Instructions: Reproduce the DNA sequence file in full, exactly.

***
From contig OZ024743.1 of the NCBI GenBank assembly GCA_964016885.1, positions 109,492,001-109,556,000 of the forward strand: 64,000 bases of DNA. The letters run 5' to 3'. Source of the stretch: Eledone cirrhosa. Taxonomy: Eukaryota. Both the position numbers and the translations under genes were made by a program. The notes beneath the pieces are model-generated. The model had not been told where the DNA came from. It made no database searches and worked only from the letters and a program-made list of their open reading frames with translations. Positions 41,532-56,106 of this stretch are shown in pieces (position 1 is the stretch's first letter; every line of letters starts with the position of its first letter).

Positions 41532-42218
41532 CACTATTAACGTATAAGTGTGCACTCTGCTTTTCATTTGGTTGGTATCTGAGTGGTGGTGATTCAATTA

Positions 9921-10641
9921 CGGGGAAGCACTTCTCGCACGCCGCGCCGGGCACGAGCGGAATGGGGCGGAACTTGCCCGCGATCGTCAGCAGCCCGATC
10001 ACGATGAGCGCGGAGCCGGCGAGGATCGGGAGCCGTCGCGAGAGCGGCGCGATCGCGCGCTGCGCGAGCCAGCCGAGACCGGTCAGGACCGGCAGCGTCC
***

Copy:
From contig OZ024743.1 of the NCBI GenBank assembly GCA_964016885.1, positions 109,492,001-109,556,000 of the forward strand: 64,000 bases of DNA. The letters run 5' to 3'. Source of the stretch: Eledone cirrhosa. Taxonomy: Eukaryota. Both the position numbers and the translations under genes were made by a program. The notes beneath the pieces are model-generated. The model had not been told where the DNA came from. It made no database searches and worked only from the letters and a program-made list of their open reading frames with translations. Positions 41,532-56,106 of this stretch are shown in pieces (position 1 is the stretch's first letter; every line of letters starts with the position of its first letter).

Positions 41532-42218
41532 CACTATTAACGTATAAGTGTGCACTCTGCTTTTCATTTGGTTGGTATCTGAGTGGTGGTGATTCAATTA

Positions 9921-10641
9921 CGGGGAAGCACTTCTCGCACGCCGCGCCGGGCACGAGCGGAATGGGGCGGAACTTGCCCGCGATCGTCAGCAGCCCGATC
10001 ACGATGAGCGCGGAGCCGGCGAGGATCGGGAGCCGTCGCGAGAGCGGCGCGATCGCGCGCTGCGCGAGCCAGCCGAGACCGGTCAGGACCGGCAGCGTCC